* Isa. ix. 16.
(f) It would not be politic in Satan to tempt believers at first to flagrant crimes, at which their hearts revolt: and therefore he endeavours to draw them aside, under various pretences, into such plausible deviations as seem to be of no bad repute or material consequence. But every wrong step makes way for further temptations, and serves to render other sins apparently necessary: and if it be a deliberate violation of the least precept in the smallest instance, from carnal motives, it involves such self-will, unbelief, ingratitude, and worldly idolatry, as will most certainly expose the believer to sharp rebukes and painful corrections. The example also of vain pretenders to religion, of whom perhaps at the first interview, too favourable an opinion has been formed, helps to increase the confidence of him who has departed from the path of obedience: for these men often express the strongest assurance, and venture to violate the precepts of Christ, under pretence of honouring his free grace, and knowing their liberty and privilege! But darkness must soon envelop all who follow such guides, and the most extreme distress and danger are directly in the way they take.
g) This circumstance may represent the salutary effects, which are sometimes produ: ced on offending believers, by the awful death of some vain-glorious hypocrite, to whom they have given too much attention. The Lord, however, will in one way or other deliver his servants from the temporary prevalence of vain-confidence; while presumptuous transgressors perish in the pit of darkness and despair.
(h) The holy law condemns every transgression: when the Christian, therefore, has tallon into wilful sin, he is often led to fear that his faith is dead, that he is still under the law, and that his person as well as his conduct is liable to its righteous condemnation. Thus he is brought back again, as it were, to the tempest, thunder and lightning of mount Sinai. * Jer. xxxi. 21.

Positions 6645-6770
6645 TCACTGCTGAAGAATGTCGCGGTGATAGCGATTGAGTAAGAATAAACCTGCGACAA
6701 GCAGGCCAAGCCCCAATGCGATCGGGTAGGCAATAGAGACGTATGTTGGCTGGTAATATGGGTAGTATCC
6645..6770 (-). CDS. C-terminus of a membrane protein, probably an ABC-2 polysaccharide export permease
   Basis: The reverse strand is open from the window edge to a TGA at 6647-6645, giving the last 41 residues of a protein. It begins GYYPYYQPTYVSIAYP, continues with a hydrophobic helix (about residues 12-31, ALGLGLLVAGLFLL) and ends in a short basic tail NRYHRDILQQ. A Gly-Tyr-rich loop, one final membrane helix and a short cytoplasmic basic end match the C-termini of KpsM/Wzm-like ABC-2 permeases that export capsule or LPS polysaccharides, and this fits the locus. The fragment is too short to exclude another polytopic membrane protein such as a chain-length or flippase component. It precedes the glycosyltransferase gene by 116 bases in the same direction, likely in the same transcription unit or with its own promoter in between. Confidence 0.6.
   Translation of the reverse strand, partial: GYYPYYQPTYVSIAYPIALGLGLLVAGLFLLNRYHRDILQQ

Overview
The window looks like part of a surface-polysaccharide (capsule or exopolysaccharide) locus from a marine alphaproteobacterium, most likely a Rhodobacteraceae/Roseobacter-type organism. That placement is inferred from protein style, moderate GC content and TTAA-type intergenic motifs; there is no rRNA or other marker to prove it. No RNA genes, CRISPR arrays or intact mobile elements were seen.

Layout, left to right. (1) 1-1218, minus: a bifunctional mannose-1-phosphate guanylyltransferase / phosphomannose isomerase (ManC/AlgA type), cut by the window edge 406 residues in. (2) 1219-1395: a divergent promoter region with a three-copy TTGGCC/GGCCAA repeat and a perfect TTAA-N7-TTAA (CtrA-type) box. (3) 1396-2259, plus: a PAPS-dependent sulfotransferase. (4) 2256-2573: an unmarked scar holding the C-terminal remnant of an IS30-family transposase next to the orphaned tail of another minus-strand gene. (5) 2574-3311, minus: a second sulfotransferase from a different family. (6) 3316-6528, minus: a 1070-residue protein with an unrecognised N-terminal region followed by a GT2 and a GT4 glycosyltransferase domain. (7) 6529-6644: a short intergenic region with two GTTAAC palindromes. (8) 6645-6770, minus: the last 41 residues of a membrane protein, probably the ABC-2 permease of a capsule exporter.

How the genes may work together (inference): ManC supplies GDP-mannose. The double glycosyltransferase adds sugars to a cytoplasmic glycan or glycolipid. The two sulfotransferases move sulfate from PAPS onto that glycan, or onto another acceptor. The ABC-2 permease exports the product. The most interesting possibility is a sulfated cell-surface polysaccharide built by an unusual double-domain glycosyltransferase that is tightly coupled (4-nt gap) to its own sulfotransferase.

gave you that gentle caution. I would have spoke plainer, but that you are older than I. Chr. Good brother, be not offended, I am sorry I have brought thee out of the way, and that I have put thee into such imminent danger : pray, my brother, forgive me; I did not do it of an evil intent. Hope. Be comforted, my brother, for I forgive thee; and believe, too, that this shall be for our good. Chr. I am glad I have with me a merciful brother : but we must not stand thus ; let us try to go back again. Hope. But, good brother, let me go before. Chr. No, if you please, let me go first, that if there be any danger I may be first therein; because by my means we are both gone out of the way. (i) No, said Hopeful, you shall not go first ; for your mind being troubled may lead you out of the way again.—Then, for their encouragement, they heard the voice of one saying, “Lettline heart be towards the highway; even the way that thou wentest turn, again.” But by this time the waters were greatly risen, by reason of which the way of going back was very dangerous. (Then I thought that it is easier going out of the way when we are in, than going in when we are out.). Yet they adventured to go back; but it was so dark, and the flood was so high, that in their going back they had like to have been drowned, nine or ten times. (k)
(i) This dialogue is very natural and instructive, and exhibits that spirit of mutual tenderness, forbearance and sympathy, which becomes Christians in such perplexing circumstances. They, who have misled others into sin, should not only ask forgiveness of God, but of them also ; and they who have been drawn aside by the example and persuasion of their brethren, should be careful not to upbraid or discourage tilem, when they become sensible of their fault.